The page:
Career Key

Author: Career Key's President and CEO, Juliet Wehr Jones, GCDF, J.D.

Friday, September 12, 2014

Explore Career Options Using LinkedIn’s New Field of Study Explorer, Especially Liberal Arts Majors

The new LinkedIn Field of Study Explorer is most valuable to students and parents as a tool for exploring possible career options for a particular college major.

It is particularly helpful for students considering liberal arts majors and the humanities because it shows their expansive use in the work world. It’s some form of proof (for skeptics) that jobs do exist for these majors, some with well-known, respected, and well-paying employers.

The Field of Study Explorer has some limitations (see below) but as long as students stick with using it as a “what can I do with a degree in ___” resource, it’s useful.  Here is a short video about how to use it for that purpose.

The Explorer can also be useful for adults changing careers. What else can you do with law degree? Or a massage therapy degree? To what other career fields could you transition that you might not have considered? You may even find connections you could contact for an informational interview.

For more information, students looking at career options related to majors should look on their college’s career services website for a “what can I do with a major in ____” type of page. High school students can look at a nearby state university’s career services website.  The University of North Carolina at Wilmington has a great one as does Kansas State University.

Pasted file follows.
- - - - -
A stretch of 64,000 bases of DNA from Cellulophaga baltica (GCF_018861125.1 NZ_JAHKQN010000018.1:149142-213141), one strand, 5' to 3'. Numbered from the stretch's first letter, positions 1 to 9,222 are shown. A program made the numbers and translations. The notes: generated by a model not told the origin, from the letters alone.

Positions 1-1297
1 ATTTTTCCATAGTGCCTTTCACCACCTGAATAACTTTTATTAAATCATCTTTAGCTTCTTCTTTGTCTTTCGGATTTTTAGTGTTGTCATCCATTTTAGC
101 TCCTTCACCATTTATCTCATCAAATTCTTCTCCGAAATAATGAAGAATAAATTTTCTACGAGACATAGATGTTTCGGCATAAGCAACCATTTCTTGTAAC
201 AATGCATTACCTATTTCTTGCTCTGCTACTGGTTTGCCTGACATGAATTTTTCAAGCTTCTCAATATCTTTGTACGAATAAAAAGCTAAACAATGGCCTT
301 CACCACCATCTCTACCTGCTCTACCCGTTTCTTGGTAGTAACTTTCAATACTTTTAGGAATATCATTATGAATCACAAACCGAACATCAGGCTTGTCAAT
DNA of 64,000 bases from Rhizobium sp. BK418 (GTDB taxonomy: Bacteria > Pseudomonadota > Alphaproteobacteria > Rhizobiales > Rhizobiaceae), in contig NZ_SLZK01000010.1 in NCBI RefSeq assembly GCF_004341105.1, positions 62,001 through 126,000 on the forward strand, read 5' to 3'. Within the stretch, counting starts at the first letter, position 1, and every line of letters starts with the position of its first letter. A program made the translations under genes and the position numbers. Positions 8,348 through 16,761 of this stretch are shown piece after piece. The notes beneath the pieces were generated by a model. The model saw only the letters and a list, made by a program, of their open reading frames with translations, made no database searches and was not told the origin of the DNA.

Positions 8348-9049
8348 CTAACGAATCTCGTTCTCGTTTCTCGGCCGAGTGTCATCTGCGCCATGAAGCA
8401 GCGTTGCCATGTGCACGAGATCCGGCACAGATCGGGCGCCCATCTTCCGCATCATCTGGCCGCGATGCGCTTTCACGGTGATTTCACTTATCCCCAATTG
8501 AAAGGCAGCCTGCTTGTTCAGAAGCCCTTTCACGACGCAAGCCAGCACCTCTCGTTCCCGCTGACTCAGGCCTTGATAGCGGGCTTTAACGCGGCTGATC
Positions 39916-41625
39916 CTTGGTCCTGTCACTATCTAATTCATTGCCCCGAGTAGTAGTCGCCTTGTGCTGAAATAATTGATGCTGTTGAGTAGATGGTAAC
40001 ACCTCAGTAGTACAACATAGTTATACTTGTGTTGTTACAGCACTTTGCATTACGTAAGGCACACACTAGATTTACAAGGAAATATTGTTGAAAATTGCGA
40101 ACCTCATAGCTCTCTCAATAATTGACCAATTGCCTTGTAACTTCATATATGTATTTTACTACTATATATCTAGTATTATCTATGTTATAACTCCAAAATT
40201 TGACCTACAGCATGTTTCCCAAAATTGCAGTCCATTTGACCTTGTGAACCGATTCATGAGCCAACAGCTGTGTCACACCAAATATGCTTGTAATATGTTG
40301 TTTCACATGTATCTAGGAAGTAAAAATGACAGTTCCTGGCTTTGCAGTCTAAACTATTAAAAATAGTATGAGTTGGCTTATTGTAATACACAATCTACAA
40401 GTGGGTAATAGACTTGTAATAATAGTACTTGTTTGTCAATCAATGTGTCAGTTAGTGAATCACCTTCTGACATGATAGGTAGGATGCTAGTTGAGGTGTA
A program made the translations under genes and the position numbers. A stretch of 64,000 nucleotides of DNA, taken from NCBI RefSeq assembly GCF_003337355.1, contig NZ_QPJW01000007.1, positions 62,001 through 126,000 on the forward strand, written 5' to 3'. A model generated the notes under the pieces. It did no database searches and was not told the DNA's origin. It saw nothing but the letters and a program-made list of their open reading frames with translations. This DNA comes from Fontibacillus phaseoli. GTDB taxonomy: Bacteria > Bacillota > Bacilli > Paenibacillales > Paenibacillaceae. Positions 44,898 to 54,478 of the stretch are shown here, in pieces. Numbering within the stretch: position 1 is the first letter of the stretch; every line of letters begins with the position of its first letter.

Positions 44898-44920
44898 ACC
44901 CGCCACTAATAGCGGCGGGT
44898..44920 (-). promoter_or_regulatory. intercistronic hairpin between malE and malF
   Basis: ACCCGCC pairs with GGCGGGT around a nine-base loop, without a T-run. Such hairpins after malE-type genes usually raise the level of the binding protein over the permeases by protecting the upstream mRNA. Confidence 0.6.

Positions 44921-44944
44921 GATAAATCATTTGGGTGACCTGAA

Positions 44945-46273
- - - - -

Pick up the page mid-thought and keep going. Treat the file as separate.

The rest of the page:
LinkedIn Field of Study Explorer Limitations:

The “Explore More” button has a random selection of majors – they are not related to the one you list in your profile. For example, my major was Politics.  Yet “Explore More” recommended “Home Furnishings and Equipment Installation.” And no, I am not a furniture junkie. So you need to have a “short list” of majors that interest you, ideally ones that match your strongest Holland personality types.

I would not use the Field of Study Explorer to choose a college; in other words, ignore the “Where they went to school” as a limited data set. The more majors a school graduates is irrelevant to quality, even if LinkedIn’s data set were more representative of the U.S. as a whole.

Also see:

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